A dialog window will pop open to confirm this. Click on the OK button to proceed.

Choose The Source File for Uploading

Let's now switch to the right-hand panel, and navigate to the location of the file we wish to upload to the FTP server. The quickest way to shift focus from one pane to the other, is to press the Tab key.

In this example, I want to upload a copy of my simple LibreOffice checkbook register to the FTP server. (My checkbook file is located in /home/david/Finances, and I will be uploading it to a folder called Checkbooks on the TP-Share server).

In the right panel, click on the home icon in the Drives button bar:

Click on your /home folder to select it/highlight it. (In my case, it is named david).

To open it, double-click on your /home folder. As an alternative, you can press the Enter key while the folder is highlighted.

Double-click on the Finances folder to open it. As an alternative, click on the Finances folder to select it, then press Enter.

Some Navigation Tips

Here are a few tips that might help you navigate through the folders in your /home directory more effectively.

To navigate to the parent directory of the currently open directory, press the Backspace key. Or, you can double-click the blue Up arrow.

Another method is to click on the designated navigation button ('Go to parent directory') in the top panel.

The current directory bar displays the name of the working directory.

By left-clicking on the directory bar, you can see a "directories history" which allows you to quickly navigate back to previous directories you visited.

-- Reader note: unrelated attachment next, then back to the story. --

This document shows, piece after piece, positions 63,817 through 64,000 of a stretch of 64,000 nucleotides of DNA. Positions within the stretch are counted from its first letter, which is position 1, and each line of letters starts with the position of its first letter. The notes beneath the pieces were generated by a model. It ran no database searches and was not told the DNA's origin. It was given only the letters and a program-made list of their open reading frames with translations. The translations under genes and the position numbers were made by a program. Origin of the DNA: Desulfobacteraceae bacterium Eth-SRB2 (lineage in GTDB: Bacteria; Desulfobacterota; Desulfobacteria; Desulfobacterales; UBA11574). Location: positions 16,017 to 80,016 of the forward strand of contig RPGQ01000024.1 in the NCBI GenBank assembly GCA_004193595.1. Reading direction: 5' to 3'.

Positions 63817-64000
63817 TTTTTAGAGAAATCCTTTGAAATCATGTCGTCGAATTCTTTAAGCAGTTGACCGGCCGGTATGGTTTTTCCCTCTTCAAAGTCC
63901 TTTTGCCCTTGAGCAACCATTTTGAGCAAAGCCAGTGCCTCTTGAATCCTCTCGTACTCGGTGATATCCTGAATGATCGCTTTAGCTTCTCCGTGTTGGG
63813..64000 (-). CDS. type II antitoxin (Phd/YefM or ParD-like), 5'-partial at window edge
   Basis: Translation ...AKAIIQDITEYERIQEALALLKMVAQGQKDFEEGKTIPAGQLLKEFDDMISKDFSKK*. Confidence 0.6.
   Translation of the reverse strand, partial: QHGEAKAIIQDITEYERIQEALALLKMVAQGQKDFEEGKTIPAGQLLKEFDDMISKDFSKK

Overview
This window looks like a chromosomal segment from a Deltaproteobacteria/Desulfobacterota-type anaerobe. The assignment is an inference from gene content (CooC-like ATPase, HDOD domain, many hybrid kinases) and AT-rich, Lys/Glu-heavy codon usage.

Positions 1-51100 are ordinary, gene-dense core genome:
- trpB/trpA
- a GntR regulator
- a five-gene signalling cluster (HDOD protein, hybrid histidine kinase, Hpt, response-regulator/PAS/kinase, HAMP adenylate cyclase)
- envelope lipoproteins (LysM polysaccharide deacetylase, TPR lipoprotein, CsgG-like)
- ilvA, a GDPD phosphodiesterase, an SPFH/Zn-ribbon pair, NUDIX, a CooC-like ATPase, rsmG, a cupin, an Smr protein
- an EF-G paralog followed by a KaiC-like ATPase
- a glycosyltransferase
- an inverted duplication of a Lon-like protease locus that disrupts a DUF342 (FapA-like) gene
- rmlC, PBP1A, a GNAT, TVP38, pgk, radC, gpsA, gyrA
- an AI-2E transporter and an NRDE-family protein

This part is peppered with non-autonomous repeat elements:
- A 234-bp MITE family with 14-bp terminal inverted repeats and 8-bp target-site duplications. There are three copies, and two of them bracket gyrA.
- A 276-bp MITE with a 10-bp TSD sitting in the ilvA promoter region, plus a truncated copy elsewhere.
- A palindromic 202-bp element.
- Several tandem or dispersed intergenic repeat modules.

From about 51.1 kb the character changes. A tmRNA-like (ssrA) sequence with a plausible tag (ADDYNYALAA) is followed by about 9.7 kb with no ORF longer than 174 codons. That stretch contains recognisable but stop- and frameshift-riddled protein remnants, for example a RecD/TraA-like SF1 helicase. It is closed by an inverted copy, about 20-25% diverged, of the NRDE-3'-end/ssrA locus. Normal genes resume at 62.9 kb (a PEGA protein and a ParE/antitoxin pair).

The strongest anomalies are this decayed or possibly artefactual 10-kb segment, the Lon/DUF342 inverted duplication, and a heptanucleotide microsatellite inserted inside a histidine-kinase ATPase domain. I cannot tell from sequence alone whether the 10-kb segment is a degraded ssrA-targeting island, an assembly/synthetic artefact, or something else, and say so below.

Upload File to FTP Server

Now, choose the file to be uploaded (checkbk-register-lo-201906-ff.ods). After selecting, right-click on it and choose Copy. As an alternative, press the F5 function key.

A dialog window appears, asking if you want to copy the selected file. The target destination is shown in the rectangle.

Click on the Start button to proceed with the file transfer.

If the file already exists on the server, a dialog window will open, asking if you want to overwrite the old file with the new one.

In this scenario, I want to replace the old file, so I will click on the Overwrite button.

When you finish with your file transfers and wish to disconnect from the FTP server, go to the Network menu > then choose Network Disconnect.

To completely exit Double Commander, type Alt+X. Or, you can just click on the Close button.

Reconnect to FTP Server via the Directory Hotlist

If you added the FTP site to your Directory Hotlist, it's simpler to reconnect when you start a new FTP session.

From the Commands menu > choose Directory Hotlist, or type Ctrl+D.

Choose the directory name from the list shown. In my case, it is called "G".

The Password dialog window will open.

Type the password – or leave blank if using Anonymous FTP – and click OK.

Double Commander should connect to the FTP server.

If you would like to read in more detail about Double Commander – particularly, how to customize its behavior – Frank Voorburg's PragmaticLinux blog has an article entitled "Getting Started with Double Commander on Linux" (June 16, 2020).

The program's Help files also contain valuable information (which can be accessed from the Help menu, then choose Contents).

1 This problem was fixed in the current FileZilla version (3.53.0-rc1).

2 Mr. Bisson has a YouTube channel called "DC [Double Commander] Enthusiasm":

3 The user forum can be accessed at